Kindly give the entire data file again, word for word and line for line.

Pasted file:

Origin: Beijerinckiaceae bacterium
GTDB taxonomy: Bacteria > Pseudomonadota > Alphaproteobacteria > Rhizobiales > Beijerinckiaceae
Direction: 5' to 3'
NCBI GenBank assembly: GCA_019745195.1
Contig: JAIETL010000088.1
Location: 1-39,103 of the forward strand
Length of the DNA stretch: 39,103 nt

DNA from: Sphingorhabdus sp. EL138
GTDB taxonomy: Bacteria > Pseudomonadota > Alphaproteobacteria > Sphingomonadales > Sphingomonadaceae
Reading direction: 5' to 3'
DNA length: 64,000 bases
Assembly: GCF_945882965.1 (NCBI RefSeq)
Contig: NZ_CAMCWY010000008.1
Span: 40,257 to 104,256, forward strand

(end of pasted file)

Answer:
Origin: Beijerinckiaceae bacterium
GTDB taxonomy: Bacteria > Pseudomonadota > Alphaproteobacteria > Rhizobiales > Beijerinckiaceae
Direction: 5' to 3'
NCBI GenBank assembly: GCA_019745195.1
Contig: JAIETL010000088.1
Location: 1-39,103 of the forward strand
Length of the DNA stretch: 39,103 nt

DNA from: Sphingorhabdus sp. EL138
GTDB taxonomy: Bacteria > Pseudomonadota > Alphaproteobacteria > Sphingomonadales > Sphingomonadaceae
Reading direction: 5' to 3'
DNA length: 64,000 bases
Assembly: GCF_945882965.1 (NCBI RefSeq)
Contig: NZ_CAMCWY010000008.1
Span: 40,257 to 104,256, forward strand